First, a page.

a higher preference is given to this move. If you color a move red (and at least one other move in the
position is green), the book will not make this move.
Before going on to some practical hints and considerations, just one general remark: How would
YOU determine the success of your opening book? This can be answered in as many ways as there
are book makers, and I think it is sensible to think about it once in a while while you work on your book.
Is blitz Elo on playchess server your success criteria (or maybe only slow game Elo?)? Do you find
it funny to make weird lines work out OK? Do you want a broad book playing "everything", or do you
want a narrow book focusing on a few pet lines?
Fun can be had in many ways, and while I also find it very funny to compete on Elo, it is certainly
also funny sometimes to give yourself a few personal challenges, like, "I really want this crazy gambit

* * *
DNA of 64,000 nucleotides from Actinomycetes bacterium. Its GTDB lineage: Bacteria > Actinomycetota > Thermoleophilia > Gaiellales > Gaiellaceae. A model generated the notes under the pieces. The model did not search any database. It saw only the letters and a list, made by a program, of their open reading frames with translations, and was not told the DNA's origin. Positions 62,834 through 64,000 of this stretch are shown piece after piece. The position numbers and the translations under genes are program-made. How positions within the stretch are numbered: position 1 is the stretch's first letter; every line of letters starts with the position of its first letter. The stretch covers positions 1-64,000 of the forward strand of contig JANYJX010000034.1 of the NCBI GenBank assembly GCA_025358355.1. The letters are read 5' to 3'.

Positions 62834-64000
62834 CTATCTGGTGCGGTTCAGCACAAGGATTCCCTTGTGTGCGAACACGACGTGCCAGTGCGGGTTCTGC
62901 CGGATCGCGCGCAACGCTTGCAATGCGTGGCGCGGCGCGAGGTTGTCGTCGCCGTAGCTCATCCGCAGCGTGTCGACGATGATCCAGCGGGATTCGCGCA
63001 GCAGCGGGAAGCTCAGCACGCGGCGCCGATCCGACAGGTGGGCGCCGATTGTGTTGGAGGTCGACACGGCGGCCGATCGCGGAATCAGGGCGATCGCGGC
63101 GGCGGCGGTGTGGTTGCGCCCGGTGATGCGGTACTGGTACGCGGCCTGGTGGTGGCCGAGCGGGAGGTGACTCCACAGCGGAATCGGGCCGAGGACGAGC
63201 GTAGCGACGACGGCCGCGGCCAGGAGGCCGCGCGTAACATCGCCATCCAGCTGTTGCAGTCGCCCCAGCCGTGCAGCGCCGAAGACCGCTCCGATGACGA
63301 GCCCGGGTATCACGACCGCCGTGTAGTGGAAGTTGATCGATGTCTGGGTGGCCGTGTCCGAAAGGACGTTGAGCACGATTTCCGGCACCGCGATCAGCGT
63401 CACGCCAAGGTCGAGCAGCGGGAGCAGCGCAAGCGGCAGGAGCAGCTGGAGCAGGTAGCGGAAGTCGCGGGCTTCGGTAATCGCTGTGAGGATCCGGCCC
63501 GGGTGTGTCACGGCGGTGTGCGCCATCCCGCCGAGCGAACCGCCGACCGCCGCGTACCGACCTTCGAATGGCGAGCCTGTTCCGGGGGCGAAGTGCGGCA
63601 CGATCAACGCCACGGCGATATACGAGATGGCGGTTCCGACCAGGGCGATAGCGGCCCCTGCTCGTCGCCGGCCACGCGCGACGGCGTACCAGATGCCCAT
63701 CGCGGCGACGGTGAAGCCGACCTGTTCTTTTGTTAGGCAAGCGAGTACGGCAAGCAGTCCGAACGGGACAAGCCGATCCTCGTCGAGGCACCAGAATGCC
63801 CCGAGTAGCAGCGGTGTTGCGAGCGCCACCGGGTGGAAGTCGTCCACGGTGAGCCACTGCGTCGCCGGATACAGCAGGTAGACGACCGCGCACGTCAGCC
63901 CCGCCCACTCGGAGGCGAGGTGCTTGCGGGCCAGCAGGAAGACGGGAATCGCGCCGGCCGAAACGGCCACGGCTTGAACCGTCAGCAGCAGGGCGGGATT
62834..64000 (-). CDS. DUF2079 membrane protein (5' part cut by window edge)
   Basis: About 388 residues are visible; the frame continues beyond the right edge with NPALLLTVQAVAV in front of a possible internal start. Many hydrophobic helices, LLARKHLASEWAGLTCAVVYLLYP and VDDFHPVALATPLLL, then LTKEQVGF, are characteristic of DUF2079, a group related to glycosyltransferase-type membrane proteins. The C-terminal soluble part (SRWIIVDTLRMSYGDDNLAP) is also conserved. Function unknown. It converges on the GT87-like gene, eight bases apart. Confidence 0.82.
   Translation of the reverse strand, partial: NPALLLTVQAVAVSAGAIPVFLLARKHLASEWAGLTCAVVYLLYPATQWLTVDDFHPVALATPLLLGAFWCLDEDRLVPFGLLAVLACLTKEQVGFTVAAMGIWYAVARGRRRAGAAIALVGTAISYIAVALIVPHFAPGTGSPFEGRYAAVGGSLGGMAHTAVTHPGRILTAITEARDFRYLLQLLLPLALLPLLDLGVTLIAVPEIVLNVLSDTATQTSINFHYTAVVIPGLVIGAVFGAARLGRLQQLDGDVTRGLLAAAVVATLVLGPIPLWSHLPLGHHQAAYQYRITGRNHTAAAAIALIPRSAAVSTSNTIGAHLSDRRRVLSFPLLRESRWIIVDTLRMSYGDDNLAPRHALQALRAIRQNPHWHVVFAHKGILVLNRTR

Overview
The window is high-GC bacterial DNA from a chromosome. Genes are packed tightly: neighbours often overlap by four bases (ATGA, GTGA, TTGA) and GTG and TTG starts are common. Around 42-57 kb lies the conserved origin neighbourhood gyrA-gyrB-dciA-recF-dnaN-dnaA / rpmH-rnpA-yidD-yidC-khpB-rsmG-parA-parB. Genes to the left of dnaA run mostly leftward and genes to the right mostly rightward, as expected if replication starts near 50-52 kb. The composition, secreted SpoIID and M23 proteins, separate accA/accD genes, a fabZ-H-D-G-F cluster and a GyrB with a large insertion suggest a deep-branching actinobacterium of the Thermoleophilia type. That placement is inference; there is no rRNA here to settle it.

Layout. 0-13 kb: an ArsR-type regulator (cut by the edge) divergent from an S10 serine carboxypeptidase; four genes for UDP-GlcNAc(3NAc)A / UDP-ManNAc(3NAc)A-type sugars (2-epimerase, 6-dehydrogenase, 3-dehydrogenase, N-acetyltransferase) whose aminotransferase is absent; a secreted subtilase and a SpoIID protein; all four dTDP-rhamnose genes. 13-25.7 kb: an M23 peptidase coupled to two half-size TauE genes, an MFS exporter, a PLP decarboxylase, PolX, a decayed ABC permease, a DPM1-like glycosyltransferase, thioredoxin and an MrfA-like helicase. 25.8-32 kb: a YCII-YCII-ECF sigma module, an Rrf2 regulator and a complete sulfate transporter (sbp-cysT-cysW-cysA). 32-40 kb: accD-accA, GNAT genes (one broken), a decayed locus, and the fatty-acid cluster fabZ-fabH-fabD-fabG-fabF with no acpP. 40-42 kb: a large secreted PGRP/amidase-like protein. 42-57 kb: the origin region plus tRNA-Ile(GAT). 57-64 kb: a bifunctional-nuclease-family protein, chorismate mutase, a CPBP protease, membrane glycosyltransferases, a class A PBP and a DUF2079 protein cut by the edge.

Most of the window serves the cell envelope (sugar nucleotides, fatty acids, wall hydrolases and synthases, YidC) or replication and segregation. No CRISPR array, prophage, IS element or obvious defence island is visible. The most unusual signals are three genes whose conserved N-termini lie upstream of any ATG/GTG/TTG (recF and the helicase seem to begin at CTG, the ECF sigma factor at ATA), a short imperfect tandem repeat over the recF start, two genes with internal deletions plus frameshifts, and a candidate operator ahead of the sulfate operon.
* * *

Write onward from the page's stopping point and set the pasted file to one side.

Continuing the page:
to work out OK", or, "I want my book to know this opening to depth 30 in all lines!", or whatever.
My point is, success (and fun!) is how YOU define it, not ONLY Elo Smile
OK, some practical hints and considerations:
1) Most people agree that the decision on which games to base your book on is quite important.
They should be high quality Smile Once they are in, there's sadly no way getting them out.
I think one good approach is using a collection of recent high level games from the playchess server.
These games have been played by engines using already very strong books Smile
2) One can also take some already made (by another person) book, and use this as basis for further
tweaking/expansion (for personal use only ). For example, the Rybka book by Jeroen Noomen and the Takker TourbookII are quite strong, but some lines are not really covered by these. Instead, one could use a more broad book like for example the Fritz 9 book as start. Either way, the advantage of this approach is that then one can focus on a few pet lines and improve them, while your book is also covered reasonably well in lines you do not care to work further on. But in the end, I think most people will want to make their own book from scratch Smile There is also a chance that this will give higher diversity on the playchess server Smile
3) By choosing a good base of games, you are already on your way to a fine book. You can then let it
play a lot of server games in order to tune the weights, and you will have a fine book in the end.